Kurt Cobain vs. Guitar Hero, Part 1
The figure on the stage is unmistakably Kurt Cobain. Specifically, it’s just like his appearance in the video “Smells Like Teen Spirit”–scraggly dirty-blond hair, dark green cardigan, ripped jeans. However, he moves with uncharacteristic theatricality and straight posture; his arms rise in a slow sweeping rock salute to the crowd. The stage lights shine on him from behind, and he leans into the microphone and the song begins: “Shot through the heart, and you’re to blame! You give love a bad name!”
In the video game Guitar Hero 5, it’s not hard to replicate this scene, after tackling a handful of challenges and unlocking the Kurt Cobain Avatar achievement. The game uses a plastic controller shaped like a guitar; as the song plays, a series of colored notes direct the player to press the right buttons and follow the song. Behind the notes, there’s a scene of a rock concert, flashing lights and a four-piece band performing. After a successful performance, the avatars take a moment to gloat, and the words “YOU ROCK” flash on screen.
Activision, the makers of GH5, licensed Cobain’s image to appear as a playable character. Courtney Love approved the avatar’s design on behalf of the Cobain estate. Since, she has protested the use in the game via her Twitter, and Internet fans registered outrage with the fervor that only Internet fans can. Maybe Love didn’t think it through: if Cobain’s a playable avatar, then players will put him through the motions of songs that Cobain himself wouldn’t have touched. His Nirvana bandmates asked Activision to remove the option, to recall and re-release the software limiting the use of the avatar, but really, it’s out of the box. Over 400,000 YouTube viewers have seen the video of him performing the Bon Jovi song.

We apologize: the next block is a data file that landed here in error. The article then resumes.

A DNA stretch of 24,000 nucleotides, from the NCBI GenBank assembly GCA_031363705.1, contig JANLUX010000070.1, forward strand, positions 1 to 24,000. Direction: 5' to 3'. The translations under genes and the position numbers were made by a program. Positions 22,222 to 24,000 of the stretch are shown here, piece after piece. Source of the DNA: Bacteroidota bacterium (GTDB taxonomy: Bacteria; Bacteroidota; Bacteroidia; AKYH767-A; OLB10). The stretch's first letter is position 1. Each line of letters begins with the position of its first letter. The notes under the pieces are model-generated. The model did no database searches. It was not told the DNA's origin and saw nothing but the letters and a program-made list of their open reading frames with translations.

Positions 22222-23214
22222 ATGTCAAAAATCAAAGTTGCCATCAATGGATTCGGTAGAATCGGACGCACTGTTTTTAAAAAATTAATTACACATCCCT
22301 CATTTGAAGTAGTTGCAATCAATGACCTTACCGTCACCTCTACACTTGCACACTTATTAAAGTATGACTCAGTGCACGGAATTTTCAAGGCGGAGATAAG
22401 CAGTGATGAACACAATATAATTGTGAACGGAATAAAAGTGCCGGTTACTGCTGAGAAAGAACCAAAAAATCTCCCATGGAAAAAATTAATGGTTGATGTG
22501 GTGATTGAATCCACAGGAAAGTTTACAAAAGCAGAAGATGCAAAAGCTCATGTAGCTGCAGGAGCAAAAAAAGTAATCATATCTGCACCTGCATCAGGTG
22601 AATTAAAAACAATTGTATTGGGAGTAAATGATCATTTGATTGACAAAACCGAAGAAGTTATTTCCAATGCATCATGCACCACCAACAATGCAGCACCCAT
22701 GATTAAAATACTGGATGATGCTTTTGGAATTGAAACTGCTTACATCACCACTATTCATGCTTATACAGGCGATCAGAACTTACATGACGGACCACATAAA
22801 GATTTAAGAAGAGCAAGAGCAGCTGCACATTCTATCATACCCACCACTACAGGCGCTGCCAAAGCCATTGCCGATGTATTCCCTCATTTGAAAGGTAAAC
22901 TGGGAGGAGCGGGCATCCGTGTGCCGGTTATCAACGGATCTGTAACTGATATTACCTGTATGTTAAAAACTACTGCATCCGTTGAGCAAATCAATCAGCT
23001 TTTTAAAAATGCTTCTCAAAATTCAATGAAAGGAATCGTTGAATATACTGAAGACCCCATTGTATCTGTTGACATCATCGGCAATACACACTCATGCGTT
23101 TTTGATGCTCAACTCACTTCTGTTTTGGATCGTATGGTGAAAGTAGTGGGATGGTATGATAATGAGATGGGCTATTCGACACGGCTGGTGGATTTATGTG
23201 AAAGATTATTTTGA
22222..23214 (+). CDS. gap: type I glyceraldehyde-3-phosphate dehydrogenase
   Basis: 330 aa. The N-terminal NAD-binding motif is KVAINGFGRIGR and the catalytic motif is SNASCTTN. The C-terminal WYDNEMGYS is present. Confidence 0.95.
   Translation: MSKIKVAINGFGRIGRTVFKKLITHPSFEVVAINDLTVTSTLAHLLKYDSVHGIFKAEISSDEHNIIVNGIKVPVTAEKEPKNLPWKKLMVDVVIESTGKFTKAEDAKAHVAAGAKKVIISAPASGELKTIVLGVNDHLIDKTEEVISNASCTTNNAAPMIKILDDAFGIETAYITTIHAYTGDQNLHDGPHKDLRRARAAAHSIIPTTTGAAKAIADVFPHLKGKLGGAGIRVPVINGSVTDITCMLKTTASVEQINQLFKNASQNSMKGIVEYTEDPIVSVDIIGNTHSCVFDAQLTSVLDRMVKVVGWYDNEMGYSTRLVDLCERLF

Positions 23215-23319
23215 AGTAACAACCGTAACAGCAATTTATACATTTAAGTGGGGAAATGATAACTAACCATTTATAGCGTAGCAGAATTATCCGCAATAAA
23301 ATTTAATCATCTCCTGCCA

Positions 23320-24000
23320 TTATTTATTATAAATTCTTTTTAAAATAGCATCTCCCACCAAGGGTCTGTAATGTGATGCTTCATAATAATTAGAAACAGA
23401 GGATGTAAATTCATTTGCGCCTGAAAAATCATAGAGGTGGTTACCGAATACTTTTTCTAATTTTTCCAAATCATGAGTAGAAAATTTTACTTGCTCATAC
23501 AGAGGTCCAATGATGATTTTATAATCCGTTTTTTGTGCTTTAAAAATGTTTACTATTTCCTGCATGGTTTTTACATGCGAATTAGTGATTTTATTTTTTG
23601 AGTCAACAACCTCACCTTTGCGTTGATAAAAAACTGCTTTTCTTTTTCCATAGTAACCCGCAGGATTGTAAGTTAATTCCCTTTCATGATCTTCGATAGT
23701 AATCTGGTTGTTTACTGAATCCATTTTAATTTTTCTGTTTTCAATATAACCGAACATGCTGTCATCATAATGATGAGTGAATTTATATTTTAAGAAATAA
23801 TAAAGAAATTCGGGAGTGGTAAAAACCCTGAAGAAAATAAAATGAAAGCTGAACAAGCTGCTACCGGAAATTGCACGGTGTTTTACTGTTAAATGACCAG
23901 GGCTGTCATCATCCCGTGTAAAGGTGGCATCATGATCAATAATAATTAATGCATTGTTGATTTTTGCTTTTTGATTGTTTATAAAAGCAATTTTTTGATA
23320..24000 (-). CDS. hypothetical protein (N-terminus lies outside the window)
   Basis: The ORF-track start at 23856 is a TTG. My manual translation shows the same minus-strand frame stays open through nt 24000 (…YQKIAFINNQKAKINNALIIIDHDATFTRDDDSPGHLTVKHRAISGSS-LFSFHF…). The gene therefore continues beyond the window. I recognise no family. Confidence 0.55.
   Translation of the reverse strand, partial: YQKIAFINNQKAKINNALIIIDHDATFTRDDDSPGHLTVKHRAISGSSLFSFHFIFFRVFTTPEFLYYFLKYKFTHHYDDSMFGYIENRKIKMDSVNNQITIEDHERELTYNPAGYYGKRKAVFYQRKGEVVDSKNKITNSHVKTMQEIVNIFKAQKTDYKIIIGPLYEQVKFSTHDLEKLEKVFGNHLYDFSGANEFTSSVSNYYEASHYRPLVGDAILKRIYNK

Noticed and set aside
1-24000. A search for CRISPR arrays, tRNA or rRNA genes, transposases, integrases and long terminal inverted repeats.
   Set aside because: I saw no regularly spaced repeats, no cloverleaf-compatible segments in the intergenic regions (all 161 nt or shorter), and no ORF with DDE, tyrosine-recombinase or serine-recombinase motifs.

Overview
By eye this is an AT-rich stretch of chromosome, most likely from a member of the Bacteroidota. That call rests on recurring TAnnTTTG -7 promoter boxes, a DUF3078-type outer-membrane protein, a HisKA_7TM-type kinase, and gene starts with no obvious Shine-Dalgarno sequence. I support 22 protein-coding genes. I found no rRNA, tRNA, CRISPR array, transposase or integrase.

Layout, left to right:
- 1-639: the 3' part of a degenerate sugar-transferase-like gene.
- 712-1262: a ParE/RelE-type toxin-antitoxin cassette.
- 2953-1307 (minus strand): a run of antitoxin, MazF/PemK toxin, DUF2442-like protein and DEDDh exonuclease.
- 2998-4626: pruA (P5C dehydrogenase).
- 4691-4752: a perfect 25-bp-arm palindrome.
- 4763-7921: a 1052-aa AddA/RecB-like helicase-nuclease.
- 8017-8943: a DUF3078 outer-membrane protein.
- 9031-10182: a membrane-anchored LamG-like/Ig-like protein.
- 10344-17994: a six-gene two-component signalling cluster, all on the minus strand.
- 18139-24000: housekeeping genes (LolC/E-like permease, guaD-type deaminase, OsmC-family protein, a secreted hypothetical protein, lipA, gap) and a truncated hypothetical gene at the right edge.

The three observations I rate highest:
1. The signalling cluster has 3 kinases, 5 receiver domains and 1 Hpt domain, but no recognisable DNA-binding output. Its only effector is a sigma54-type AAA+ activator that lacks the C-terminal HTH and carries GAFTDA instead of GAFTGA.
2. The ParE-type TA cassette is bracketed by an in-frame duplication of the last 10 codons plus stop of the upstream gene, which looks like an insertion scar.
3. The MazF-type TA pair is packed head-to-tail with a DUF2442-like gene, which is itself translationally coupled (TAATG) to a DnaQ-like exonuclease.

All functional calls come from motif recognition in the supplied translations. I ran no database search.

It probably wouldn’t be such a surprise if she’d ever played the previous Guitar Hero games. Ever since Steve and I got Guitar Hero 4: World Tour for our XBox, I’ve found it funny that the stock avatars are not limited to the musical genre suggested by their fashions. You could choose the guy with the mohawk, the chick with the pierced eyebrow and black lipstick, or the hippie wearing round sunglasses, but if you wanted to complete the career mode, you’d still have to work through all the songs.
The release last month of Guitar Hero 5 was overshadowed by another titan of music video-gaming: Rock Band: Beatles, which premiered Lennon-McCartney songs to the plastic-guitar set. The representations of the Beatles in RBB were carefully vetted and approved, and early publicity for the game made if very clear that the game would not be compatible with other Rock Band games–that while the software is similar, there will be no way to switch avatars and songs so that George Harrison would take the lead on “We Got the Beat” or John Lennon would rap out “So What’cha Want.” It was like they were saying, “We know the Beatles are Serious Business. We’re not messing with them.”
The Guitar Hero series hasn’t shown that kind of compunction. They’ve made playable avatars of Ozzy Osbourne, Sting, Travis Barker, and some young lady named Hailey who I’m assured is very popular with the teens these days. The difference, before Guitar Hero 5, is that the playable stars have all been living–with the sole exception of Jimi Hendrix, whose avatar was only playable on two Jimi Hendrix songs in GH4. So there have been weird moments of a known performer and a known song that don’t mesh, at least the performer knows what’s going on. When Ozzy’s avatar is on the stage singing “La Bamba,” we know that–given Ozzy’s transformation from shock-rock bad-boy to reality-show star and I Can’t Believe It’s Not Butter spokesperson–he probably heard the proposal and payout from the Guitar Hero producers and responded, “Soy capitan!”